Contrary to Syria, Egypt has a strong sense of cohesiveness and unity, a loyalty to a common idea of Egypt forged over thousands of years. Until last week, when the army opened fire on Islamists. This may be a historic turning point. I hope not.

I hope that the shock of this event will return all Egyptians, except, of course, the loonies on all sides, to their senses. The example of Syria and Lebanon should make them shrink back from the abyss.

In A hundred years – when some of us may not be around anymore – historians may consider these events as the birth pangs of a new Arab world, like the wars of religion in 17th century Europe or the American Civil War 150 years ago.

As the Arabs themselves would say: Inshallah! God willing!

URI AVNERY is an Israeli writer and peace activist with Gush Shalom. He is a contributor to CounterPunch’s book The Politics of Anti-Semitism.

More articles by:

URI AVNERY is an Israeli writer and peace activist with Gush Shalom. He is a contributor to CounterPunch’s book The Politics of Anti-Semitism.

February 21, 2018
Cecil Bothwell
Billy Graham and the Gospel of Fear
Ajamu Baraka
Venezuela: Revenge of the Mad-Dog Empire
Edward Hunt
Treating North Korea Rough
Binoy Kampmark
Meddling for Empire: the CIA Comes Clean
Ron Jacobs
Stamping Out Hunger
Ammar Kourany – Martha Myers
So, You Think You Are My Partner? International NGOs and National NGOs, Costs of Asymmetrical Relationships
Michael Welton
1980s: From Star Wars to the End of the Cold War
Judith Deutsch
Finkelstein on Gaza: Who or What Has a Right to Exist? 
Kevin Zeese - Margaret Flowers
War Preparations on Venezuela as Election Nears
Wilfred Burchett
Vietnam Will Win: Military Realities
Steve Early
Refinery Safety Campaign Frays Blue-Green Alliance
Ali Mohsin
Muslims Face Increasing Discrimination, State Surveillance Under Trump
Julian Vigo
UK Mass Digital Surveillance Regime Ruled Illegal
Peter Crowley
Revisiting ‘Make America Great Again’
Andrew Stewart
Black Panther: Afrofuturism Gets a Superb Film, Marvel Grows Up and I Don’t Know How to Review It
CounterPunch News Service
A Call to Celebrate 2018 as the Year of William Edward Burghardt Du Bois by the Saturday Free School
February 20, 2018
Nick Pemberton
The Gun Violence the Media Shows Us and the State Violence They Don’t
John Eskow
Sympathy for the Drivel: On the Vocabulary of President Nitwit
John Steppling
Trump, Putin, and Nikolas Cruz Walk Into a Bar…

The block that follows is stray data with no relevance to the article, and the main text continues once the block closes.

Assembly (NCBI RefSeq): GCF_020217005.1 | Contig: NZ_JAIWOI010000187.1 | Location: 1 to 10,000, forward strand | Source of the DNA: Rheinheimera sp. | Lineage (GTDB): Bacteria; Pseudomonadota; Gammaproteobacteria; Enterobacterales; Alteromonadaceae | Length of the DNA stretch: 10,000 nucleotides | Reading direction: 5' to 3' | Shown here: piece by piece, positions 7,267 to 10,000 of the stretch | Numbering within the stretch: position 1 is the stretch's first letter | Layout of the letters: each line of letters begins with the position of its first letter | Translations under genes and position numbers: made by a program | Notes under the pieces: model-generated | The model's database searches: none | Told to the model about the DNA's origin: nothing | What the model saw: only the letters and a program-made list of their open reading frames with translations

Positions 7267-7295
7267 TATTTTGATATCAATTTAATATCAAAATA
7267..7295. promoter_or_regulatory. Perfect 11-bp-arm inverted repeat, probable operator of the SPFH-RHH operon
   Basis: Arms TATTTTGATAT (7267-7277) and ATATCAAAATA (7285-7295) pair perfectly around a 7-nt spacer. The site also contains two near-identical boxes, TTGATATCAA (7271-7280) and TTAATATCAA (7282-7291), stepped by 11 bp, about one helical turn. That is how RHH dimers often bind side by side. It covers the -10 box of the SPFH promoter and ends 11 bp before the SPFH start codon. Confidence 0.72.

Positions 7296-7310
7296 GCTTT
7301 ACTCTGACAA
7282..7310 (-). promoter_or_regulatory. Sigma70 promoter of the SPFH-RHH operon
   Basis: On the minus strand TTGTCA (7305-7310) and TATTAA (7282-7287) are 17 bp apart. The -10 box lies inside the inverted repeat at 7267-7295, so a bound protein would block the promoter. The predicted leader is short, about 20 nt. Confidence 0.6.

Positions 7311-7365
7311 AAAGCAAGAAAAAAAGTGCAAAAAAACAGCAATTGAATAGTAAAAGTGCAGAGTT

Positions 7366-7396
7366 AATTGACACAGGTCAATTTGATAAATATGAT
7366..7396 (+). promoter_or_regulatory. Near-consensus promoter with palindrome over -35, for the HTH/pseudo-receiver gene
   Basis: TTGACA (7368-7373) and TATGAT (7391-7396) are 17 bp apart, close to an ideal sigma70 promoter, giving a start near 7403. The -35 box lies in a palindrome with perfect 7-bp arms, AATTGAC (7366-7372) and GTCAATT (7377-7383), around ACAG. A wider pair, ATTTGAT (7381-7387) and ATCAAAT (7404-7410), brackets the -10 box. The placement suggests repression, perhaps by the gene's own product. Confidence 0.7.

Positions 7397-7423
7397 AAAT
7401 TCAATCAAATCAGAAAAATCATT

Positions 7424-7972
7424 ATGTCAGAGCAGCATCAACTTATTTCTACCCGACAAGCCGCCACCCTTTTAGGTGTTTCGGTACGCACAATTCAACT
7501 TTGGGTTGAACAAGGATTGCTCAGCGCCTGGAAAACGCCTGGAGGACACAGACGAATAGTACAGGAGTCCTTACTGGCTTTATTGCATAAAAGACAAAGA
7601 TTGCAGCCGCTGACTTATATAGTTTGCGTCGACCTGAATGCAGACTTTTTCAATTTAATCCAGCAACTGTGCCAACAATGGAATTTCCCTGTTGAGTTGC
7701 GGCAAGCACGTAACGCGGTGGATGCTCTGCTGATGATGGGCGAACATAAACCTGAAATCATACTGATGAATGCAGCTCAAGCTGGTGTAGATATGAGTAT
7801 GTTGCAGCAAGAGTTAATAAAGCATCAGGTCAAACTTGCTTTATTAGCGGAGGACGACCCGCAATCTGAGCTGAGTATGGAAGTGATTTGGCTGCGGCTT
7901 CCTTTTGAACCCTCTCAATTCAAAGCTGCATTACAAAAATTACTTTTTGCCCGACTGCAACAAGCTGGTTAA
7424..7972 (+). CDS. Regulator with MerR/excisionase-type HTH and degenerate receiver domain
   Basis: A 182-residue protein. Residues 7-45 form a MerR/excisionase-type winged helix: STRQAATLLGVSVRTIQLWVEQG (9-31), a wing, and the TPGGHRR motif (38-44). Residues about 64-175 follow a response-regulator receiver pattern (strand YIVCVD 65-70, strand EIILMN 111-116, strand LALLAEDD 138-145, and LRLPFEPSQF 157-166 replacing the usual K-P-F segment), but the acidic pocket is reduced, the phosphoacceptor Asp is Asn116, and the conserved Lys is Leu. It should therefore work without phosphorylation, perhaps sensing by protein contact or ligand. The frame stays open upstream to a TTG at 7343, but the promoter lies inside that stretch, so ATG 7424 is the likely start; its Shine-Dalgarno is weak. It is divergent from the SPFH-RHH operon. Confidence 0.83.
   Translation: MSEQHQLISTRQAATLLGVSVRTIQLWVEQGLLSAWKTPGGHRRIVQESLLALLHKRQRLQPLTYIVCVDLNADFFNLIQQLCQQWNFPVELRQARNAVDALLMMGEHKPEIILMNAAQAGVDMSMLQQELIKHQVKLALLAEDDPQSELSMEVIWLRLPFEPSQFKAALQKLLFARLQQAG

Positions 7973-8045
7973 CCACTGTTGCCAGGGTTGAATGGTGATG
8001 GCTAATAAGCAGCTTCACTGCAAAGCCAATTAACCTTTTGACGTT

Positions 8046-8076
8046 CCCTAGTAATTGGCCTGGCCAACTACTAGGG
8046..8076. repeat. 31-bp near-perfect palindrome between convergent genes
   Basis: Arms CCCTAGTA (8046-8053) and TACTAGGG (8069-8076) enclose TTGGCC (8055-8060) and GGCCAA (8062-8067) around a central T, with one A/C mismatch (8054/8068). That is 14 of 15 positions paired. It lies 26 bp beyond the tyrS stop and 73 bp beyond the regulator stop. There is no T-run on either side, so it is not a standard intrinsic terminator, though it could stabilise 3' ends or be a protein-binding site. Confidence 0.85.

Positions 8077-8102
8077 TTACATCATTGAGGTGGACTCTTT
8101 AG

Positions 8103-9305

John W. Whitehead
America’s Cult of Violence Turns Deadly
Ishmael Reed
Charles F. Harris: He Popularized Black History
Will Podmore
Paying the Price: the TUC and Brexit
George Burchett
Plumpes Denken: Crude thinking
Binoy Kampmark
The Caring Profession: Peacekeeping, Blue Helmets and Sexual Abuse
Lawrence Wittner
The Trump Administration’s War on Workers
David Swanson
The Question of Sanctions: South Africa and Palestine
Walter Clemens
Murderers in High Places
Dean Baker
How Does the Washington Post Know that Trump’s Plan Really “Aims” to Pump $1.5 Trillion Into Infrastructure Projects?
February 19, 2018
Rob Urie
Mueller, Russia and Oil Politics
Richard Moser
Mueller the Politician
Robert Hunziker
There Is No Time Left
Nino Pagliccia
Venezuela Decides to Hold Presidential Elections, the Opposition Chooses to Boycott Democracy
Daniel Warner
Parkland Florida: Revisiting Michael Fields
Sheldon Richman
‘Peace Through Strength’ is a Racket
Wilfred Burchett
Vietnam Will Win: Taking on the Pentagon
Patrick Cockburn
People Care More About the OXFAM Scandal Than the Cholera Epidemic
Ted Rall
On Gun Violence and Control, a Political Gordian Knot
Binoy Kampmark
Making Mugs of Voters: Mueller’s Russia Indictments
Dave Lindorff
Mass Killers Abetted by Nutjobs
Myles Hoenig
A Response to David Axelrod
Colin Todhunter
The Royal Society and the GMO-Agrochemical Sector
Cesar Chelala
A Student’s Message to Politicians about the Florida Massacre
Weekend Edition
February 16, 2018
Friday - Sunday
Jeffrey St. Clair
American Carnage
Paul Street
Michael Wolff, Class Rule, and the Madness of King Don
Andrew Levine
Had Hillary Won: What Now?
FacebookTwitterGoogle+RedditEmail